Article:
# Combinatorial proof-is this rigorous?

Science Advisor
First, please don't give me too much information or suggest other ways to do it if you think this is not rigorous. This is not supposed to be collaborative.

I am asked to prove that $$n!^{n+1}$$ divides $$(n^2)!$$. I thought of a few ways to try to do this, but the first thing I got is the following combinatorial argument:

Consider the possible arrangements of $$(n^2)!$$ distinct objects. The objects can be grouped into n groups of n objects each:
a11a21...an1a12a22...an2...a1na2n...ann
The objects can be permuted within each group of n elements ak1...akn, for n! ways each and $$n!^n$$ ways total. Then the n groups of objects themselves may be permuted with the other groups for an additional factor of n!, for a total number of arrangements of $$n!^{n+1}$$.

These arrangements are not exhaustive of the $$n^2!$$ total arrangements, since they specify that each of the n elements within each group must be contiguous. To produce all of the arrangements in this fashion, we may first choose which of the elements of the n groups are contiguous, and multiply that by number of ways to arrange those groups and objects as above. Therefore $$n!^{n+1}$$ divides $$(n^2)!$$, and specifically the quotient is:
--for each group choose n elements for that group. $$\prod_{k=0}^{n}{{n^2-nk}\choose{n}}$$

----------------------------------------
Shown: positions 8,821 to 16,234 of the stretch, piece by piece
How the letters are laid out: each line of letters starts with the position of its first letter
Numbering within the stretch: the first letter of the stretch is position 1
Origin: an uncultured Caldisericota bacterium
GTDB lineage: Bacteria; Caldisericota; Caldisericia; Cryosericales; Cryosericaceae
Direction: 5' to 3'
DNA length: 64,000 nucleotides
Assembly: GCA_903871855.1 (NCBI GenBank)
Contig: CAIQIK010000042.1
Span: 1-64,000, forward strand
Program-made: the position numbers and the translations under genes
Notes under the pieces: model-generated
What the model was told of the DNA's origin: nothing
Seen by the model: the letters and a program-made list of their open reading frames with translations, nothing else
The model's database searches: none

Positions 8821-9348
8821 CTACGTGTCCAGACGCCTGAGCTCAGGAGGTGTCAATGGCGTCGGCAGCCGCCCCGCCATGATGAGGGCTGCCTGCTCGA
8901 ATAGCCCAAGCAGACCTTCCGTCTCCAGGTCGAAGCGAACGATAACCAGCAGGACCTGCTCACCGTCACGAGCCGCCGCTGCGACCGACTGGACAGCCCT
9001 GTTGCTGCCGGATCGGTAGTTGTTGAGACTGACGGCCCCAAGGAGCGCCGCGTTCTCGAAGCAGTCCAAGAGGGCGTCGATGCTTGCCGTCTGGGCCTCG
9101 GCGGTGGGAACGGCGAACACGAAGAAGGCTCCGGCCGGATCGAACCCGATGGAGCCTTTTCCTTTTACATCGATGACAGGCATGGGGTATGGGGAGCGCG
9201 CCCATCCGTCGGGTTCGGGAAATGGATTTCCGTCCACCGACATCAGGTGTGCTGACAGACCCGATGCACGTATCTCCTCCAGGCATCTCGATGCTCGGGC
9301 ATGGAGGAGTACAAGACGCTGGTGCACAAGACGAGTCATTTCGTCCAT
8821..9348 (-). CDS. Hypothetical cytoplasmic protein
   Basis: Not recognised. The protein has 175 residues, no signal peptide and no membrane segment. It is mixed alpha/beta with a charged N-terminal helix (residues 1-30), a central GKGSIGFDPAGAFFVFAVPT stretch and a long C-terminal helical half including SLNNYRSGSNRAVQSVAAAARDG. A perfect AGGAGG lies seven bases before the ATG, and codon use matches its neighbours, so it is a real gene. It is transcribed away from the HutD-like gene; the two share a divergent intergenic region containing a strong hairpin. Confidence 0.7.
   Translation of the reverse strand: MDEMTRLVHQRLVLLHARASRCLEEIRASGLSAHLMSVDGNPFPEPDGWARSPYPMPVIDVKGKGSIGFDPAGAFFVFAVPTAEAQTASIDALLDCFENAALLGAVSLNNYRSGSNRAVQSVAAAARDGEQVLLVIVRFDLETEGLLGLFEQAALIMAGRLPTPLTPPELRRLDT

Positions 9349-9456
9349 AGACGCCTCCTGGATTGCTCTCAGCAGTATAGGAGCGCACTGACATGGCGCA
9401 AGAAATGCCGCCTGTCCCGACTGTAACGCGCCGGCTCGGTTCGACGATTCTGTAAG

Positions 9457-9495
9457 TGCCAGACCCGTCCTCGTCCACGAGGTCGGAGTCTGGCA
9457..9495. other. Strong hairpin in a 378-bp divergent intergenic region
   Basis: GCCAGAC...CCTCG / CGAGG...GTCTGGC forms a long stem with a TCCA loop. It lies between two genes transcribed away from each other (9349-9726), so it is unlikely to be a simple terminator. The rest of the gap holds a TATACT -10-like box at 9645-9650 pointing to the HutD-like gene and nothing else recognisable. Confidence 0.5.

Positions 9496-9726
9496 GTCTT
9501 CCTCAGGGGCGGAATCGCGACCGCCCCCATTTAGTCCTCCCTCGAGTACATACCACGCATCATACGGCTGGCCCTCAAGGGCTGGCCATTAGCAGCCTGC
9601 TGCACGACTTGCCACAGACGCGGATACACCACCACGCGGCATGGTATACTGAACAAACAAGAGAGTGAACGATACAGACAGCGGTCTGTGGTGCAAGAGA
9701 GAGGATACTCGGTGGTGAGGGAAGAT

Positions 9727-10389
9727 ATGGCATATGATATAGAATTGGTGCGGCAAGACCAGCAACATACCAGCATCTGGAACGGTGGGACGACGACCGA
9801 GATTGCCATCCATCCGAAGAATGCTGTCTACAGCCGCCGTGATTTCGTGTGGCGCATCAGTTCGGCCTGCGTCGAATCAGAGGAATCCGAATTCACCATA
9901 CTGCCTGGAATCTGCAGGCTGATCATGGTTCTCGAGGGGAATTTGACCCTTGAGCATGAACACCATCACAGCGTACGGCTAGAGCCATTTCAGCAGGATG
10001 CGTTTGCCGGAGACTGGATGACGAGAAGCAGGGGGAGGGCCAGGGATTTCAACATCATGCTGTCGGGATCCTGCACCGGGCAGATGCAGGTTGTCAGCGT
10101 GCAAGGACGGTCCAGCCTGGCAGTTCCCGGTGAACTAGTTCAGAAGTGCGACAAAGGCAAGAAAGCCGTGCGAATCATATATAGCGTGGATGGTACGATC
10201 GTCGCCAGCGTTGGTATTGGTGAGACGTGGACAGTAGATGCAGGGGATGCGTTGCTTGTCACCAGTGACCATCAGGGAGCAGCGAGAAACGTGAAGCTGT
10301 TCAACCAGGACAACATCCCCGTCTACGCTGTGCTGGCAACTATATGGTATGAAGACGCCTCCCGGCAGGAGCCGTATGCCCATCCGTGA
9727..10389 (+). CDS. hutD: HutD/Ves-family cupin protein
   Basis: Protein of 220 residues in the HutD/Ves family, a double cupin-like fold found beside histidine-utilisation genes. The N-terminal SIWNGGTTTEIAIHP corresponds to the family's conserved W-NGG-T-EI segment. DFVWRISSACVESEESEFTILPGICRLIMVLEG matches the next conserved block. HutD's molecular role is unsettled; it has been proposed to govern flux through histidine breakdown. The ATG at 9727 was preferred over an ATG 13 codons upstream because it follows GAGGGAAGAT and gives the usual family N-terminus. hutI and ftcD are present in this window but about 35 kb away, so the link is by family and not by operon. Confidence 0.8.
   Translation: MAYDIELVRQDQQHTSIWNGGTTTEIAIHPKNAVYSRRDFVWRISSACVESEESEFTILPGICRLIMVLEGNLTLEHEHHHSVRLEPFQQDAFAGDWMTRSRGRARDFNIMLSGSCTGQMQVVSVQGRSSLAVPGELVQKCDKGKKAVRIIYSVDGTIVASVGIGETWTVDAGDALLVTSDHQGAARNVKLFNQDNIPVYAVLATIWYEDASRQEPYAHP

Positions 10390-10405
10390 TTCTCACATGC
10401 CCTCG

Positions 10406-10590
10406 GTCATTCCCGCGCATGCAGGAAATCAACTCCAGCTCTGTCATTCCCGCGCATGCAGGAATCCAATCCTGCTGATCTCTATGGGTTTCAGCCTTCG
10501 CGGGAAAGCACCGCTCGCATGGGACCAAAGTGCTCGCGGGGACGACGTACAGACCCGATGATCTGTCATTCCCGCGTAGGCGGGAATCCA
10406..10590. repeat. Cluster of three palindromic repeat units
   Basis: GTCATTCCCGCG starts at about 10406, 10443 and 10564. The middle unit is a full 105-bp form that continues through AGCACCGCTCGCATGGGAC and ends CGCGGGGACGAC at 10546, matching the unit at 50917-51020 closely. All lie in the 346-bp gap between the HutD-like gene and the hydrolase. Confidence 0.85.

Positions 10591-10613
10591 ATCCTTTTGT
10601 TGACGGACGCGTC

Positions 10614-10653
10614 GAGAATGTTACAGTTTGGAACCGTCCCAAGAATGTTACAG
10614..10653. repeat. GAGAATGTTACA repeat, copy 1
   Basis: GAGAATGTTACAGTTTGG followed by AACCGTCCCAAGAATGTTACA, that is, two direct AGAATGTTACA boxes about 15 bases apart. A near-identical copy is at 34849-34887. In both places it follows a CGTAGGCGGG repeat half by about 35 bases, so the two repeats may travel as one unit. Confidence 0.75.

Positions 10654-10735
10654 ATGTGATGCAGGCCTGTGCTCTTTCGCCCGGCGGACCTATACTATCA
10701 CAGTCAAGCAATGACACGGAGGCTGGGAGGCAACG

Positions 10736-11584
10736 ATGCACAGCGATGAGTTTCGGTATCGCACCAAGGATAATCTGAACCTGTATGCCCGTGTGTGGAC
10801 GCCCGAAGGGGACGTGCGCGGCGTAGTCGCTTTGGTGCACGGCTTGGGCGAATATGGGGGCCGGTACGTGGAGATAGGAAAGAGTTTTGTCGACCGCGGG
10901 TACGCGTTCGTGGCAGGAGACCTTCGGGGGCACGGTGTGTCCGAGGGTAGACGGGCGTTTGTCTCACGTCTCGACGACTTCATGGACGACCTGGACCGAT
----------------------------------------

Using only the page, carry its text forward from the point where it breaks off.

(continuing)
--but this is an overcount since each set of n groups of elements can be picked in n! ways, so divide by n!:
$$\frac{1}{n!}\prod_{k=0}^{n}{{n^2-nk}\choose{n}}$$

So, $$n!^{n+1} \cdot \frac{1}{n!}\prod_{k=0}^{n}{{n^2-nk}\choose{n}} = (n^2)!$$

So if you're good with combinatorial-type proofs (the ones that look something like this, where you show two quantities are equal by counting them two different ways), can you tell me if this is rigorous enough?

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## Answers and Replies

StatusX
Homework Helper
It's a little hard to follow now, but it seems to be alright. I would spell out some of the steps in a little more detail. Also, there's a tiny problem with the last equation for (n!)^2, but I'm afraid to tell you what it is without risking helping you.

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